Each year, school-age victims from Allegheny County step into courtrooms and recount the details of sexual assaults -- occasionally standing on a chair in order to be clearly heard -- while their accused attackers listen just a few feet away.
Their ordeals may not attract the media attention that often accompanies murder trials, and most of their cases unfold quietly under the public radar. Yet the impact of these crimes is no less powerful on the lives of the children involved, who must negotiate a complex process while facing their attackers and preparing for trial.
During the first six months of 2008, the office of Allegheny County District Attorney Stephen A. Zappala Jr. prosecuted 143 cases involving allegations of rape or sexual assault of children.
The accused attackers pleaded guilty in 82 of those cases, according to officials in Mr. Zappala's office. All but four defendants were convicted in 49 other cases; prosecutors withdrew charges in 12 others.
Those are the most recent statistics available from Mr. Zappala's office. County prosecutors said those totals and outcomes are generally representative of sex assault cases handled each year in which victims are children.
Often their attackers are once-trusted relatives or acquaintances who operate within the boundaries of a child's world -- home, neighborhood and school.
"When you watch 'CSI,'the perpetrator is the guy with the crazy hair and the wandering eye that's been hanging out in the park,"said Deputy District Attorney Laura Ditka, who heads the district attorney's child abuse unit. "But it's not the pediatrician or the Cub Scout leader or soccer coach."ï¿ 1/2
Or a relative. Fathers, grandfathers, mothers' boyfriends, stepfathers and uncles are commonly charged in sex assault cases. That helps to explain why so many children don't report their behavior, or wait for days, weeks, even years to do so.
"It's hard to call the police on your dad," said Ms. Ditka.
Attacks rarely by strangers
Some children eventually confide in a friend or sibling who reports it to an adult. Some tell an aunt or grandmother, or write about it in a classroom journal.
Some children tell their mothers. But prosecutors estimate that in about 50 percent of cases in which the accused is the mother's boyfriend, the mother will do nothing about it.
Often when a mother's partner is accused, Ms. Ditka said, "There is a persistent and pervasive culture of 'Do nothing. Turn your head. This should stay in the family.' "
When prosecutors learn of such a case and believe the child's account to be credible, "We explain [to parents], there's no reason for them to make it up," ï¿ 1/2she said.
If parents are complicit in ongoing assaults or hindering investigators, the district attorney's office may charge them with endangering the child's welfare.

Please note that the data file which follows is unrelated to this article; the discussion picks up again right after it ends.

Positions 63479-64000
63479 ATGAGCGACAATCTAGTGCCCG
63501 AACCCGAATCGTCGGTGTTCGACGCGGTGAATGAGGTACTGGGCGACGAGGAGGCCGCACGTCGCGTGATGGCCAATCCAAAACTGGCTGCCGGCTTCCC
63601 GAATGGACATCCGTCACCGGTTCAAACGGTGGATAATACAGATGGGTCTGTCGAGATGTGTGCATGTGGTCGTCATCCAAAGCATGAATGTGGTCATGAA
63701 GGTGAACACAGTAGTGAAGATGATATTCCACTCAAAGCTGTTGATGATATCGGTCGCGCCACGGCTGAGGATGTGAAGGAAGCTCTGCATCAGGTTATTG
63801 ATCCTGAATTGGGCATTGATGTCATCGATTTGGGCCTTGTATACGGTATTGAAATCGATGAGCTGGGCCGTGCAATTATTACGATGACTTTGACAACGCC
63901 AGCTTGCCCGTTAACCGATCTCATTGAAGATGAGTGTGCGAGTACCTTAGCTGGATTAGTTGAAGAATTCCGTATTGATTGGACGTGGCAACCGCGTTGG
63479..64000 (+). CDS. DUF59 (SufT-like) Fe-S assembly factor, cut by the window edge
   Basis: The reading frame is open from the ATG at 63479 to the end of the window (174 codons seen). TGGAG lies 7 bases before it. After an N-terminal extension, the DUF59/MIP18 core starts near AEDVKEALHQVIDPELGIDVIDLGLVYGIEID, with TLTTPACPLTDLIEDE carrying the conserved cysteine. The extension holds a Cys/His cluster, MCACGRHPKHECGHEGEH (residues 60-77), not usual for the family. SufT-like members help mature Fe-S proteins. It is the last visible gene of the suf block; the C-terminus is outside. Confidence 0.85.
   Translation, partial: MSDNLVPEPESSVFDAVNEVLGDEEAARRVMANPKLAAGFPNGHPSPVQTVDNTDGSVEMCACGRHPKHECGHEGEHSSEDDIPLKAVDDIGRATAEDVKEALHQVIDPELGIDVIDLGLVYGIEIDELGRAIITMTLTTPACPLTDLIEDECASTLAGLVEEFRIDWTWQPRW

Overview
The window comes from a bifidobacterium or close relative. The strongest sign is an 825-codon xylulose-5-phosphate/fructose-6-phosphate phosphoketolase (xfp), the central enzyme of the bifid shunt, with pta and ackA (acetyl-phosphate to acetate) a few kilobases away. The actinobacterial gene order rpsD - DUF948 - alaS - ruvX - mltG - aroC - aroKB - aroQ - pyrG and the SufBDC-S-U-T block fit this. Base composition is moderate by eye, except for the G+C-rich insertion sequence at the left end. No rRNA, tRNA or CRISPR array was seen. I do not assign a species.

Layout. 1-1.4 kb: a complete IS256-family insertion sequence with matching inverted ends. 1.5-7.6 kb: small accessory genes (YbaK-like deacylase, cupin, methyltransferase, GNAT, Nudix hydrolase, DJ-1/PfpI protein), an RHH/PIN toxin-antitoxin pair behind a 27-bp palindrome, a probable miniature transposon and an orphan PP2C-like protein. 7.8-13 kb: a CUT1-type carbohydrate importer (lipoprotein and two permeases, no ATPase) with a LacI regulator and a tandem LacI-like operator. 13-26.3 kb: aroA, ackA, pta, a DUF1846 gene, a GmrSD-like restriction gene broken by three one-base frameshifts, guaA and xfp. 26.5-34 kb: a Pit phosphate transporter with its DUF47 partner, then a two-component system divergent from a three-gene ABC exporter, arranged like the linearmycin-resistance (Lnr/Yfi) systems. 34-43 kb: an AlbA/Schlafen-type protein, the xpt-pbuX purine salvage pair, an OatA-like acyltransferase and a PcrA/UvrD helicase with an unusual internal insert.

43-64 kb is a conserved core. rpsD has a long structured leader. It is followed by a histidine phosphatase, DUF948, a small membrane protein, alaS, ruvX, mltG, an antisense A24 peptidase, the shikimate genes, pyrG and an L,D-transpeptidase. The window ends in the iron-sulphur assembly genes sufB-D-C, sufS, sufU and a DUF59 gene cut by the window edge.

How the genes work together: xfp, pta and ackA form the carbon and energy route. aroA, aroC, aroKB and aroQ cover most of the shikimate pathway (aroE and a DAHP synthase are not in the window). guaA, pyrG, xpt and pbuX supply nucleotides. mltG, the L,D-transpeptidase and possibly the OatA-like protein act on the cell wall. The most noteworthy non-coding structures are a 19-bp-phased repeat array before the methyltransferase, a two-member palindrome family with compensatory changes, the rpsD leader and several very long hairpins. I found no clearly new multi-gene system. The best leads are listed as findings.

When a child tells a counselor, teacher, school nurse, social worker, clergy member, day-care provider or pediatrician, these professionals are compelled by law to report it.
Local police and investigators from Children, Youth and Families respond. If the child reports being attacked in the past 72 hours, officials send the child to a hospital for an examination to gather evidence.
Police also interview witnesses, take photographs and collect other evidence, such as bedding, condoms or computer files, and determine if enough evidence exists to support filing criminal charges.
If the accused attacker shares the child's home, CYF officials visit the home and assess the safety of the child and other children who may live there. A child advocate from the Center for Victims of Violence and Crime is assigned to follow the case through court proceedings.
Then investigators set up a forensic interview, a formal session aimed at establishing the particulars of the child's account for legal and medical follow-up.
At A Child's Place at Mercy, psychologists, social workers and child development specialists conduct about 600 forensic interviews each year with 3- to 18-year-olds who report sexual abuse.
They conduct ï¿ 1/2non-leading interviews, beginning with the question, "Do you know why you're here today?" The interviewer encourages the child to use his or her own words to recount what happened.
If the child mentions a sex assault, the interviewer asks the child to identify body parts, using his or her own vernacular. The interviewer tries to get kids to articulate what body part was touching what body part, sometimes using a doll or a diagram -- information prosecutors need to determine if criminal charges are appropriate.
The information children share is rarely as concrete or complete as police and prosecutors would prefer. What kids say is not confidential, because lawyers can subpoena reports and use them in court.
Assailants 'groom' victims